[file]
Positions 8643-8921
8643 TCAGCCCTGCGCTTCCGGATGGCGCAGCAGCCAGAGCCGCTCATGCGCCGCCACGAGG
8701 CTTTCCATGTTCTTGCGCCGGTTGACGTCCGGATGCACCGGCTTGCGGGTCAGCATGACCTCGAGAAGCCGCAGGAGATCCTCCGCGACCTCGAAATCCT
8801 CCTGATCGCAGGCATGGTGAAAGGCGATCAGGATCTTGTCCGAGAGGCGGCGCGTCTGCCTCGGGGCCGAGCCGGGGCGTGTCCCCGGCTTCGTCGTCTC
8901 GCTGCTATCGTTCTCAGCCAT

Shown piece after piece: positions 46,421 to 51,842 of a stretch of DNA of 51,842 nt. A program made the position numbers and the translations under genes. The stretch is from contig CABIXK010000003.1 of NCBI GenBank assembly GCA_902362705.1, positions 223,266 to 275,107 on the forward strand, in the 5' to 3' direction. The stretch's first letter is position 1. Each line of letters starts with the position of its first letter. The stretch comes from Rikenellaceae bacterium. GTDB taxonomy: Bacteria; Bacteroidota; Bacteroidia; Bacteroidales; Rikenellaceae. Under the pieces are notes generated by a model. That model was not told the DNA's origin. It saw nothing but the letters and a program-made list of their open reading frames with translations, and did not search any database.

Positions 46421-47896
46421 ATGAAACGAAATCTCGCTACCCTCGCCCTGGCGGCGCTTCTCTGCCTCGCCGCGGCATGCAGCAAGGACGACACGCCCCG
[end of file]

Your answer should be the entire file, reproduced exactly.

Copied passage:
Positions 8643-8921
8643 TCAGCCCTGCGCTTCCGGATGGCGCAGCAGCCAGAGCCGCTCATGCGCCGCCACGAGG
8701 CTTTCCATGTTCTTGCGCCGGTTGACGTCCGGATGCACCGGCTTGCGGGTCAGCATGACCTCGAGAAGCCGCAGGAGATCCTCCGCGACCTCGAAATCCT
8801 CCTGATCGCAGGCATGGTGAAAGGCGATCAGGATCTTGTCCGAGAGGCGGCGCGTCTGCCTCGGGGCCGAGCCGGGGCGTGTCCCCGGCTTCGTCGTCTC
8901 GCTGCTATCGTTCTCAGCCAT

Shown piece after piece: positions 46,421 to 51,842 of a stretch of DNA of 51,842 nt. A program made the position numbers and the translations under genes. The stretch is from contig CABIXK010000003.1 of NCBI GenBank assembly GCA_902362705.1, positions 223,266 to 275,107 on the forward strand, in the 5' to 3' direction. The stretch's first letter is position 1. Each line of letters starts with the position of its first letter. The stretch comes from Rikenellaceae bacterium. GTDB taxonomy: Bacteria; Bacteroidota; Bacteroidia; Bacteroidales; Rikenellaceae. Under the pieces are notes generated by a model. That model was not told the DNA's origin. It saw nothing but the letters and a program-made list of their open reading frames with translations, and did not search any database.

Positions 46421-47896
46421 ATGAAACGAAATCTCGCTACCCTCGCCCTGGCGGCGCTTCTCTGCCTCGCCGCGGCATGCAGCAAGGACGACACGCCCCG